“This is a clear indication that most people who applied for passports in Blantyre previously were from Mangochi. Bringing the services at their door-step has made life simple for them,” Chikwezeka says.

According to the immigration officer, the demand for passports is always growing with over 25 applications being processed every day.

The other sections, among them the MRA, the office of the Registrar and the Directorate of Road Traffic and Safety Services are equally experiencing high patronage.

The manager for Mangochi centre Daniel Bwanali applauds the concept of Mlambe Centre.

“It’s workable, and it’s working,” Bwanali explains. “At first when we were opening, people did not believe that the centre was really offering all those services. But now, they are beginning to believe and they are coming in their large numbers.”

According to Bwanali, the centre has taken care of one major setback where clients seeking services from some of the centres such as MRA and Immigration had to pay through banks.

“This was a challenge at the beginning but we have now sorted it out. People are now paying right away here and issued with receipts accordingly.”

Equally excited with the Mangochi Mlambe Centre is Mangochi district commissioner (DC), Reverend Moses Chimphepo, who describes the development as a “well thought out initiative’.

Chimphepo says with a population of around 1.2 million, nothing better can meet the needs of the district whose people are always on the move for better opportunities.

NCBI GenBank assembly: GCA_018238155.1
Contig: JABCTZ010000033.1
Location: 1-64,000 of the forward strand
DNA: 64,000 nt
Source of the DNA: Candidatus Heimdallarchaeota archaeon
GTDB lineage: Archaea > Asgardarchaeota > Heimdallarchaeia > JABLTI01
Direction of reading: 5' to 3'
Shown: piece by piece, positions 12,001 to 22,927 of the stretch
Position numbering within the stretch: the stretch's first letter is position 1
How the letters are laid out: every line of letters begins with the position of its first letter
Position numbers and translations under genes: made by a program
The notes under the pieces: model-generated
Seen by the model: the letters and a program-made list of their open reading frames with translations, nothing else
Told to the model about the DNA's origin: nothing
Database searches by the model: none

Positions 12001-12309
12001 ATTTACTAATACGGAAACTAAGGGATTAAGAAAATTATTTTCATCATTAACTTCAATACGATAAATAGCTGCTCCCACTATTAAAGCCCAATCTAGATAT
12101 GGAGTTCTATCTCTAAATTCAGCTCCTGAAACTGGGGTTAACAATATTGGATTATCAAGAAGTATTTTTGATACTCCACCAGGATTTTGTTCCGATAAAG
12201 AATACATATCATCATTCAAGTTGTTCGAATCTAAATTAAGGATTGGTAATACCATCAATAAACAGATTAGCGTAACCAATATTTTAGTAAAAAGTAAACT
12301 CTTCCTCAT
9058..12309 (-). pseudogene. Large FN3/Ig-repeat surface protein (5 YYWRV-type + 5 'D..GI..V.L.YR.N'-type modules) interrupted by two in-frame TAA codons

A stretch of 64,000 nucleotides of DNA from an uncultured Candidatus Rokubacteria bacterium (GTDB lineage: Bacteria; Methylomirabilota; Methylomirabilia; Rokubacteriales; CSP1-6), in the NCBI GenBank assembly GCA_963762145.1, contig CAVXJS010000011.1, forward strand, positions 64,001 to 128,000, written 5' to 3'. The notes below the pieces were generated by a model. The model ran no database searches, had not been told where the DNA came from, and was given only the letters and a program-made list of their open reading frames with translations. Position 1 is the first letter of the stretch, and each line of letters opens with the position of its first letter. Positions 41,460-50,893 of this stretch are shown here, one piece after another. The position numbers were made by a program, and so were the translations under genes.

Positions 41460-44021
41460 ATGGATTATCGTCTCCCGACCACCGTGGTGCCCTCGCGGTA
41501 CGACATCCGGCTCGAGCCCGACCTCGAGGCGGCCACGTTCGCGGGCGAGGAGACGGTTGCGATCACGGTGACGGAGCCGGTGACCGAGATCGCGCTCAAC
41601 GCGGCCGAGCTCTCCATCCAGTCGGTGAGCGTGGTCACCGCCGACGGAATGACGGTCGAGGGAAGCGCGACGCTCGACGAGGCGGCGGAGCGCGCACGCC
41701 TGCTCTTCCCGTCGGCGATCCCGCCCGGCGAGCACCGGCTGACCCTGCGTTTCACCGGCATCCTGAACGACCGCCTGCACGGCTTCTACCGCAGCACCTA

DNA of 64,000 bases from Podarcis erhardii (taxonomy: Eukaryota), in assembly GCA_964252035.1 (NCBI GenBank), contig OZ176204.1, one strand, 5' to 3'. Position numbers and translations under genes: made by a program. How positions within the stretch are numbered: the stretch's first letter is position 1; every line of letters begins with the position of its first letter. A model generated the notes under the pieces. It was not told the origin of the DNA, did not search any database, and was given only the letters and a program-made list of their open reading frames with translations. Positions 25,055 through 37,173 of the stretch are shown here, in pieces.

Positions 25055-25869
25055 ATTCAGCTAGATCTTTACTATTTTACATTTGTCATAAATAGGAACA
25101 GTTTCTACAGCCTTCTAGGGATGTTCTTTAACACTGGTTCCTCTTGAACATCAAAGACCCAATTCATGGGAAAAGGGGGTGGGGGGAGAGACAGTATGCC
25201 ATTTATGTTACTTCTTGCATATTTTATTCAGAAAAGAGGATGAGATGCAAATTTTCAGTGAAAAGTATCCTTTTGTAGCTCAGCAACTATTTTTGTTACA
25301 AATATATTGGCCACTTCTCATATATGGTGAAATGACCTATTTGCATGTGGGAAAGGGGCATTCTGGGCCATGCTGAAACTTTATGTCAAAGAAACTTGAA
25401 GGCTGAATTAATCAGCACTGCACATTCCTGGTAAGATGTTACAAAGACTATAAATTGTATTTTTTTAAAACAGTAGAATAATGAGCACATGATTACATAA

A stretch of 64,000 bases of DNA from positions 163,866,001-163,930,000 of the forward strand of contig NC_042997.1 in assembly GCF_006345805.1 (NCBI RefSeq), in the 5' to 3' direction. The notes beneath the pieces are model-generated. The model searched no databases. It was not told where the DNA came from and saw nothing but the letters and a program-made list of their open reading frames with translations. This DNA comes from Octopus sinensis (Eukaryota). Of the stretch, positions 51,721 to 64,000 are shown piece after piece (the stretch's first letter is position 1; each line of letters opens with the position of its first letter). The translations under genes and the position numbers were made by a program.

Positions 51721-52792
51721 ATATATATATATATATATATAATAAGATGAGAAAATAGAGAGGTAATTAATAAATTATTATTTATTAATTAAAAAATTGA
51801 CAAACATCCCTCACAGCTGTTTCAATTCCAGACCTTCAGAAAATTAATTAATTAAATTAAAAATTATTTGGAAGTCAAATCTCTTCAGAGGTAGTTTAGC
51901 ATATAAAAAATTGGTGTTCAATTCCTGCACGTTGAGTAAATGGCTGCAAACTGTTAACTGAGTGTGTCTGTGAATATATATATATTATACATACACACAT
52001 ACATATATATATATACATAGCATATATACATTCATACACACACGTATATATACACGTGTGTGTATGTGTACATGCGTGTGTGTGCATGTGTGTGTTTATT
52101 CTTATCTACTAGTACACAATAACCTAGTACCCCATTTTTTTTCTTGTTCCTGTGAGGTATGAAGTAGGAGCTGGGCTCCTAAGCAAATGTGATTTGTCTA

The DC believes that with processing of passports within reach, issues of travelling abroad without papers will be minimised as distance and expenses of transport and accommodation had been deterrents to many passports seekers.

“Here is the development that we have all been waiting for and what remains for us to do as council is to sensitise people that there is no longer need to travel to Zomba or Blantyre to process their passports and other documents for their cars and businesses,” Chimphepo says.

To the people entrusted with the task of implementing the Mlambe Centre concept, it has been an exciting but challenging project to achieve, according to Seodi White, chief director for Public Reforms in the Office of the President and Cabinet (OPC).

She says: “It is exciting because this is the first time to have a project of this nature. To have multiple public institutions working under one roof in a coordinated and efficient fashion for purposes of providing better public services to the people of Malawi is ground breaking.

“The challenge has been to get all institutions and support them for full integration. It has taken us three years to achieve this.”

In an interview, Minister of Information and Communications Technology Nicholas Dausi says the establishment of one-stop centres shows government’s commitment to enabling its citizens to access information and service transactions at a one point thereby saving their precious time.

“The service centres will lead to direct access and enhanced convenience for citizens,” he says.

In the final analysis, Tayub said the Mlambe Centre will improve delivery of services.

Mutharika once said that “reforming the public service is not a matter of multiple choice. It will be done and it must be done.”